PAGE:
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Non-smoking teenagers are using e-cigarettes

Fifth of teenagers admit to using e-cigarettes

Adrian O'Dowd

Tuesday, 31 March 2015

A small proportion of teenagers who are not smokers have admitted to using e-cigarettes, according to research published in the open access journal BMC Public Health.

UK researchers found that a fifth of teenagers in a large survey had accessed e-cigarettes, and of these, 16% had never otherwise smoked, although the highest numbers were regular smokers, of whom over two thirds had accessed them.

E-cigarettes have been marketed as an alternative nicotine delivery system that is healthier than tobacco, but there has been debate around the safety and efficacy of these devices, and whether they reduce the harm caused by smoking, or if they detract from healthy anti-smoking messages.

A particular concern with clinicians, policymakers and parents has been whether these devices act as a potential gateway to smoking.

Researchers from Liverpool John Moores University surveyed 16,193 secondary school students in the north west of England aged from 14 to 17 years.

The participants were asked about their alcohol and tobacco-related behaviours as part of a biennial survey conducted in partnership with Trading Standards whose remit includes enforcing regulations on the sale of age-restricted products in the UK.

The teenagers were asked if had ever bought or tried electronic cigarettes and if the students were smokers and drinkers they were also asked about their behaviour during this type of activity.

One in five teenagers who responded to the survey said they had accessed e-cigarettes and this figure was higher in males, increasing with age and if living in a deprived area.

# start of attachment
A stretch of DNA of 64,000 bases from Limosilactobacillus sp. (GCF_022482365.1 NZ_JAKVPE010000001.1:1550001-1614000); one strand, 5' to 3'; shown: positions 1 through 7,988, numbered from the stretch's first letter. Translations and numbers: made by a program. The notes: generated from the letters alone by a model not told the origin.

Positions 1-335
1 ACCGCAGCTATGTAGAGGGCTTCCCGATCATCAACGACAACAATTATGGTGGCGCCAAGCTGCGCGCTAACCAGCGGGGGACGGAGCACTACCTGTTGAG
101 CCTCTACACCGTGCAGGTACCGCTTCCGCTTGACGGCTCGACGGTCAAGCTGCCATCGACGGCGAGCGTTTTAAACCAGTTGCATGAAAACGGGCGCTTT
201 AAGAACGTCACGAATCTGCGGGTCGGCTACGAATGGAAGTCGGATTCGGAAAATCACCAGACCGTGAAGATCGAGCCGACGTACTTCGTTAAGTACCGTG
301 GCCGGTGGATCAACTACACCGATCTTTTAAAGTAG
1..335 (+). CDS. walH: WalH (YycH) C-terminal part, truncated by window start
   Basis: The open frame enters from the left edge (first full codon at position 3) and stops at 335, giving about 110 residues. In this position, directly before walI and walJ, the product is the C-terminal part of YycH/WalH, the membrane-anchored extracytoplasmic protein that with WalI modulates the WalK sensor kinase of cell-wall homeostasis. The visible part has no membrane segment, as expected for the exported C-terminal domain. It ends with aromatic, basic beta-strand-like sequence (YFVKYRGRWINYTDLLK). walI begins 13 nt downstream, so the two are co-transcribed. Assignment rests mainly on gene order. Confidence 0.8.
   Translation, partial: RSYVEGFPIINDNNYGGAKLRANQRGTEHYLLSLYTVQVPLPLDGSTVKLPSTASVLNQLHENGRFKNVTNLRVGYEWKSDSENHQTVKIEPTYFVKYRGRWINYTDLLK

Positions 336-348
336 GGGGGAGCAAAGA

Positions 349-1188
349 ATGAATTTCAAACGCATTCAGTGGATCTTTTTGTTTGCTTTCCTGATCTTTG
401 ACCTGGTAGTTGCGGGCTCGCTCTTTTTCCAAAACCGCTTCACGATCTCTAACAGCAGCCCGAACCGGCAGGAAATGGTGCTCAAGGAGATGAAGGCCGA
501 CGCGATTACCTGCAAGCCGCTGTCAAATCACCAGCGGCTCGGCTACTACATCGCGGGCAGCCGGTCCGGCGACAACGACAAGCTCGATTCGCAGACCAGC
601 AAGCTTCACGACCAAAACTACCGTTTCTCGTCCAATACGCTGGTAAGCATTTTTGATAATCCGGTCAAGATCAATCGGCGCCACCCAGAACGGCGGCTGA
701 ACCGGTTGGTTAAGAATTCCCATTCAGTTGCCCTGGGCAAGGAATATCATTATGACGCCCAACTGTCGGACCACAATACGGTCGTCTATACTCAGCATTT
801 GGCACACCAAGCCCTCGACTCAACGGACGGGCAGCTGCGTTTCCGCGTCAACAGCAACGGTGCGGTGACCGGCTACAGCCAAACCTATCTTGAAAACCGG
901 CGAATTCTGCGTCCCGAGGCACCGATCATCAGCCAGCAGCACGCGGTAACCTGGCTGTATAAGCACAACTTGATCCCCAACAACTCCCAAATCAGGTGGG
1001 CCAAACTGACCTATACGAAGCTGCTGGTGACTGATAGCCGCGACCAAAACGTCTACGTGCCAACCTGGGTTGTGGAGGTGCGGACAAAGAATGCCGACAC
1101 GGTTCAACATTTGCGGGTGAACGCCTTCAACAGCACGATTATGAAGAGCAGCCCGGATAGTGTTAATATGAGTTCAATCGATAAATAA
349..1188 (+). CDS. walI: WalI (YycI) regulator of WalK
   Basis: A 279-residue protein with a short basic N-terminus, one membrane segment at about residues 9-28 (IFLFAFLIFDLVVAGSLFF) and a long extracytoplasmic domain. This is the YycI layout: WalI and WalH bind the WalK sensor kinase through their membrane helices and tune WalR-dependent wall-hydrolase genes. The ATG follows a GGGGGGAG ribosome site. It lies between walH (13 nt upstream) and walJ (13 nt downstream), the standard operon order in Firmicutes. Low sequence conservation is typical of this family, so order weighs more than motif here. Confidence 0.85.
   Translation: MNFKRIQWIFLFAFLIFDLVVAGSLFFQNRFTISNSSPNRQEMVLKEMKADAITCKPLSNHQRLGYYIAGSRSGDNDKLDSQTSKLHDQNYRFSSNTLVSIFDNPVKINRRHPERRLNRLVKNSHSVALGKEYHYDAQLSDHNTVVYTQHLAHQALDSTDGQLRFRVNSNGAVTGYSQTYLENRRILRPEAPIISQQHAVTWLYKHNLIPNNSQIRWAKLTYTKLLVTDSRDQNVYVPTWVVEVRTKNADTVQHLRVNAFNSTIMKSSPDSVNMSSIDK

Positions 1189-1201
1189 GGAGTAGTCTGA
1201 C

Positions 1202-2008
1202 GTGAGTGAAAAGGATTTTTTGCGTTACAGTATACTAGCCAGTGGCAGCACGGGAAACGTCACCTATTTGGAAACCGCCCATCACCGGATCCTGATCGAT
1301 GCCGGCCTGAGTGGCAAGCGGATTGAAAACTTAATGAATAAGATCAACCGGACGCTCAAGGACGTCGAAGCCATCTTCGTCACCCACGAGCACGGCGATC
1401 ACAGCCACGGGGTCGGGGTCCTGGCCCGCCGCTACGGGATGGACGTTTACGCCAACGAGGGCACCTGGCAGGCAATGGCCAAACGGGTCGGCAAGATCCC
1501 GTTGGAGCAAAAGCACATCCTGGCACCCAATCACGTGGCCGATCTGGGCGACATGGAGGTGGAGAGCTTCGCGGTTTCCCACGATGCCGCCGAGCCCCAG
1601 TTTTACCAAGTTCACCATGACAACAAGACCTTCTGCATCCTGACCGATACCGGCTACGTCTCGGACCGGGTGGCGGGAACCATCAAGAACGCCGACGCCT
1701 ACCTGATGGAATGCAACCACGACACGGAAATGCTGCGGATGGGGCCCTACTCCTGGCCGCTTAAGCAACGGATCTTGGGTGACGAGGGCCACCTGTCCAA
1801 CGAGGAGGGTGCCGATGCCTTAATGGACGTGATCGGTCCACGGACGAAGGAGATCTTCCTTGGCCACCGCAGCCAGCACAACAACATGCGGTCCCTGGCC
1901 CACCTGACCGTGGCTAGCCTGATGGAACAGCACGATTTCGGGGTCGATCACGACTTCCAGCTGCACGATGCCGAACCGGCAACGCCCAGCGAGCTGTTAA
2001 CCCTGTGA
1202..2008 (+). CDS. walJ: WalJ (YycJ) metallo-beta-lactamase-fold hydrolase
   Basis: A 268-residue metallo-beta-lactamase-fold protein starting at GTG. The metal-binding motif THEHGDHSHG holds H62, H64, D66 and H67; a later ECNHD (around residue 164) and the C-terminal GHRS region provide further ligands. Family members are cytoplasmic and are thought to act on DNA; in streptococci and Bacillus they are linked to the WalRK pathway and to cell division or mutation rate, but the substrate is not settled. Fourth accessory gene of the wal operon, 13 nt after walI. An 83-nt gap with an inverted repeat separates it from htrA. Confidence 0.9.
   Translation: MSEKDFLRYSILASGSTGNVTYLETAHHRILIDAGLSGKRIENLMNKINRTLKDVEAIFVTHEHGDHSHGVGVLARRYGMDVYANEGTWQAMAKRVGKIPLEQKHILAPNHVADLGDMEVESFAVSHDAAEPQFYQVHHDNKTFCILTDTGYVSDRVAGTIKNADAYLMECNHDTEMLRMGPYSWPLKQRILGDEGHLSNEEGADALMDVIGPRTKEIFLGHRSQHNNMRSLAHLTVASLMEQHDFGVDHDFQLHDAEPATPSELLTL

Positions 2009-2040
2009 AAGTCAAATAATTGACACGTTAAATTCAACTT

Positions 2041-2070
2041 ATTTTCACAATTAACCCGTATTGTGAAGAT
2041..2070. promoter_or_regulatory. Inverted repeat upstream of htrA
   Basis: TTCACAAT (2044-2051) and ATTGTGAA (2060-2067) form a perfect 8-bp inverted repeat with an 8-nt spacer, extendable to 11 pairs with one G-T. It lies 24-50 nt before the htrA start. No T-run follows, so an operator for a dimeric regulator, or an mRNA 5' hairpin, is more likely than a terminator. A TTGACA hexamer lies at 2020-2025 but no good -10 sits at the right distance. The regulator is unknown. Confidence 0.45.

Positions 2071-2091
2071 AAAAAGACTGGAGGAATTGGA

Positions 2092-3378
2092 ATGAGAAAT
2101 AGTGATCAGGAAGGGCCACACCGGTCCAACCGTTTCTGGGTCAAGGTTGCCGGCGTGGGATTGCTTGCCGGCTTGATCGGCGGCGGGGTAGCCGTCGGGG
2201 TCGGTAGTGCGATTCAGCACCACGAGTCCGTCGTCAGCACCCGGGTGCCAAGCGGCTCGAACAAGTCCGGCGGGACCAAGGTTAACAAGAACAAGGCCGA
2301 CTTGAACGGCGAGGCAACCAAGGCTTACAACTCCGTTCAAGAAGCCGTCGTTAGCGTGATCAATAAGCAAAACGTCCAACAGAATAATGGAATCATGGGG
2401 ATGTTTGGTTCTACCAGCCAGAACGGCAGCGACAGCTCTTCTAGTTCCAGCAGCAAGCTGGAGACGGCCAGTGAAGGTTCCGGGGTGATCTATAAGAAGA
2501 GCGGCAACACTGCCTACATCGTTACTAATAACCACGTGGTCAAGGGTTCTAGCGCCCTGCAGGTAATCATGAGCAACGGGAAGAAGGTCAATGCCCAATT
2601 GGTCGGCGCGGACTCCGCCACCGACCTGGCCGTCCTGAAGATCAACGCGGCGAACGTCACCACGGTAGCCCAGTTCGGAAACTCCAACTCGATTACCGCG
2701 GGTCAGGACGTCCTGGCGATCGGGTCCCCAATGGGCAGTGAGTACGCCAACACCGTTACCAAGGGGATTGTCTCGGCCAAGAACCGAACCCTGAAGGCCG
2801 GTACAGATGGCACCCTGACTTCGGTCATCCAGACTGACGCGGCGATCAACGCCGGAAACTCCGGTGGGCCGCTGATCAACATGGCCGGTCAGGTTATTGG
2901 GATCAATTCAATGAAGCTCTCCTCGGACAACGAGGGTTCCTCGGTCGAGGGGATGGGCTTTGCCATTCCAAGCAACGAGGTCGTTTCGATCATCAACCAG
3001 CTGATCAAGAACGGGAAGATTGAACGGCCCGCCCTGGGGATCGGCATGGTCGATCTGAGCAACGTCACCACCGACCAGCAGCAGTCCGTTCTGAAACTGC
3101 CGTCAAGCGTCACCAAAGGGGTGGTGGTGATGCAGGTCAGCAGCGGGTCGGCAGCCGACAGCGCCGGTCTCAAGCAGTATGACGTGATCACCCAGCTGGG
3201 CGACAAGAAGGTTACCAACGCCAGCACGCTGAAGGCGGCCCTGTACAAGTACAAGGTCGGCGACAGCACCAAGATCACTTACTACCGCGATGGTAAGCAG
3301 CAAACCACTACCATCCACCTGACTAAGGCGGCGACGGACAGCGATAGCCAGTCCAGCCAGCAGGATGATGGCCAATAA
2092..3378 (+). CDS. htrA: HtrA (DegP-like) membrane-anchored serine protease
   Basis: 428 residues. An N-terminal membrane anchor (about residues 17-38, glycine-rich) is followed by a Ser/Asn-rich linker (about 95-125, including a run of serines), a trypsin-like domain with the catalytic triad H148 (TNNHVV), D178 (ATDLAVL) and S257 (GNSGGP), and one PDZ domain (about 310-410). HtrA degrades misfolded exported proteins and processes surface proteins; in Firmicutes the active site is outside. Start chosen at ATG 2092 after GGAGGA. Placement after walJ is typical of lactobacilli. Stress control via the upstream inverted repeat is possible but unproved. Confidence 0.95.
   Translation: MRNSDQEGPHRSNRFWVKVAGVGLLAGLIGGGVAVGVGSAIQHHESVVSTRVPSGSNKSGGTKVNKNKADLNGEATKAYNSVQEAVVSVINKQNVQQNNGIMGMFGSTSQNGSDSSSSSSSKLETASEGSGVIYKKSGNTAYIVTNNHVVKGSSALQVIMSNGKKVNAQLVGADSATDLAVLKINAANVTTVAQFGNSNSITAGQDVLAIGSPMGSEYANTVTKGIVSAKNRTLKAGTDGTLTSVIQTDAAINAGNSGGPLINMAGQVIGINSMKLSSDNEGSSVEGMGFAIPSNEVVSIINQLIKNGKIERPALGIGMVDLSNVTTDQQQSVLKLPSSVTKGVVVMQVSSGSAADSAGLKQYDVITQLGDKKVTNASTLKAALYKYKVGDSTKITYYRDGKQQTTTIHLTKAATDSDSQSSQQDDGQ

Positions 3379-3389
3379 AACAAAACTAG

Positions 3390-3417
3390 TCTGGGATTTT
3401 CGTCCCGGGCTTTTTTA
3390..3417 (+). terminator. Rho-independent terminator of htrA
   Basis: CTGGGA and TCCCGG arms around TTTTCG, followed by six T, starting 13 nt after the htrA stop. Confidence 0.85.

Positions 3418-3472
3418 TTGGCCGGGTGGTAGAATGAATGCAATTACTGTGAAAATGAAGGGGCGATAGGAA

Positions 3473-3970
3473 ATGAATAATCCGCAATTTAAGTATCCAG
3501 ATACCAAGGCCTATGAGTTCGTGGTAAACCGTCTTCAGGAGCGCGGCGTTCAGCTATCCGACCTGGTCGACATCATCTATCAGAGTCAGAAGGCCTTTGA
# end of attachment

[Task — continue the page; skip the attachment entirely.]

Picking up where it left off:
Of the teenagers that had accessed e-cigarettes, 15.8% had never smoked, 23.3% had tried smoking but did not like it, 35.8% were regular smokers, 11.6% only smoked when drinking, and 13.6% were ex-smokers.

The researchers also found that there was also a link between alcohol and e-cigarette access.

Students who drank alcohol were significantly more likely to have accessed e-cigarettes than non-drinkers.

Among those teenagers who had never smoked, it was found that those who regularly binge drank were four times more likely to access e-cigarettes than those who did not drink.

The researchers noted that because these data were self-reported, there could be under or over-reporting of the figures due to various factors such as poor recall or lack of knowledge.

They concluded: “There is an urgent need for controls on the promotion and sale of e-cigarettes to children. Findings suggest that e-cigarettes are being accessed by teenagers more for experimentation than smoking cessation.”

One of the study authors, Mark Bellis said: “Our research suggests that we should be very concerned about teenagers accessing e-cigarettes.

“While debate on e-cigarettes has focused largely on whether or not they act as a gateway to tobacco cigarette use, e-cigarettes themselves contain a highly addictive drug that may have more serious and longer lasting impacts on children because their brains are still developing.”

Dr Penny Woods, chief executive of the British Lung Foundation, said: "It is concerning that so many people under the age of 18 are using e-cigarettes. Although they almost certainly represent a mere fraction of the harm that cigarettes present, there is currently a lack of certainty over their long-term health impact.

“That said, it is not possible to conclude from this data whether e-cigarettes are acting as a gateway to smoking or drinking. This research suggests e-cigarette use is higher among those who also try alcohol and cigarettes, but we don’t know whether these children would have tried these substances anyway.

"The fact that smoking rates are generally declining among children and young people even as e-cigarette use rises, suggests a lack of a gateway effect."

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